While students swarm out of Oak Bay High and head for home, inside two teams hover over a pair of robots, computer terminals and cell phones as they prepare for battle.
“We put together, design, program and test robots to complete challenges,” explains Seth Winton, a Grade 11 student at Oak Bay High.
The school is in its third year offering a robotics course, but it is the first year they have formed robotics teams for competition. Starting with one team at the beginning of the season, they now have two heading for championships.
“We had another gift of a kit, so we broke up the teams and now we run two robots,” said teacher Jeff Laird. With hopes of growing the program, about 10 youth make up the two rookie teams this year. They’ve competed twice, with a final set for Feb. 17.
— Melanie Paas (@Mpaas10) January 25, 2018
“Every time we go to one of these league meets or a meet-up we look at other robots and see how they’ve done it. The kids are getting a lot of ideas,” Laird said. “The kids are having a lot of fun and learning a lot. It’s really exciting when you get 10 or 12 other teams competing.”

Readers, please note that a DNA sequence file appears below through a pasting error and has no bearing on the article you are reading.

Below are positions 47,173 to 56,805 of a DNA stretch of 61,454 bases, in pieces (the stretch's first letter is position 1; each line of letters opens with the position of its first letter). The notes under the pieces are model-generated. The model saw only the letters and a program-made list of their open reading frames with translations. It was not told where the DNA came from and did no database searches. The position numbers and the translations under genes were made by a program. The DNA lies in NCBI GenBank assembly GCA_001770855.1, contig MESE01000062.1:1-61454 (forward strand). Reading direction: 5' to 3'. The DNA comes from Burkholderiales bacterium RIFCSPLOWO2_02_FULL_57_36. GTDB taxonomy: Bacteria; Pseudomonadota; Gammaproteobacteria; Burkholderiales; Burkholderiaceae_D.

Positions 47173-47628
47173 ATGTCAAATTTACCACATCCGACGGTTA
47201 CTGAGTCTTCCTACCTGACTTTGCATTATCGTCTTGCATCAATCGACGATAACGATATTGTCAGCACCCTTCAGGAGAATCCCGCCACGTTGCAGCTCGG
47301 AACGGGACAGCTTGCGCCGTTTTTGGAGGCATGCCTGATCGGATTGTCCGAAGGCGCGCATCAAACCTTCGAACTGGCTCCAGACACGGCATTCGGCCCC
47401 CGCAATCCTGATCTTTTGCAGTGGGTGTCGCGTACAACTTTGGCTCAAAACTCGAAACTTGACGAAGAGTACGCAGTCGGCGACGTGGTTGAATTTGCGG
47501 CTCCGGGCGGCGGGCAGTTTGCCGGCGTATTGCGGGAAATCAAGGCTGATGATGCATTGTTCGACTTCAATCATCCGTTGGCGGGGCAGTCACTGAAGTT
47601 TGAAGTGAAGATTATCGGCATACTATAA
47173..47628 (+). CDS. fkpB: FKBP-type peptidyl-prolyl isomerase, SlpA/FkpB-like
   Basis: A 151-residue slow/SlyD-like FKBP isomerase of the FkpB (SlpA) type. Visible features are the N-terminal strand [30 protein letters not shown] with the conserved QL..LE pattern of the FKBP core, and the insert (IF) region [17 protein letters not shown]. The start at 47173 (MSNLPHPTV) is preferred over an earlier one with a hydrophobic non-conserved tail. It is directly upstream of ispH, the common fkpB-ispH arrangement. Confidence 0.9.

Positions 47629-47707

The team improves each time, finishing eighth of eight in the first competition and fifth and eighth in a field of 13 during the second competition, says Sophia Jefferson, a Grade 11 student.
“We’ve been trying to figure everything out and get some robots going,” Sophia says. “It’s a pretty complicated game and you play it with a bunch of other robots. You have to do a bunch of tasks to get points and the team with the most points wins.”
“The first 30 seconds is autonomous and then the last two minutes you can control it with remote control,” explains Kalem Jorgensen, a Grade 10 student. “So you have to make four or five different programs for each team and each orientation.”
During the autonomous period, robots operate using only pre-programmed instructions crafted by team members such as Sophia – who joined specifically for the programming aspect. Teams earn points by selecting and removing opponent colored ‘jewels’ from platforms, picking up and placing boxes, and parking the robot.
The teams compete in the British Columbia FIRST Tech Challenge Championships at St. Michaels University School on the Richmond Road on Feb. 17.
“The best part is competing,” says Seth. “You get the thrill of the competition and you get to see other designs and talk to other people.”
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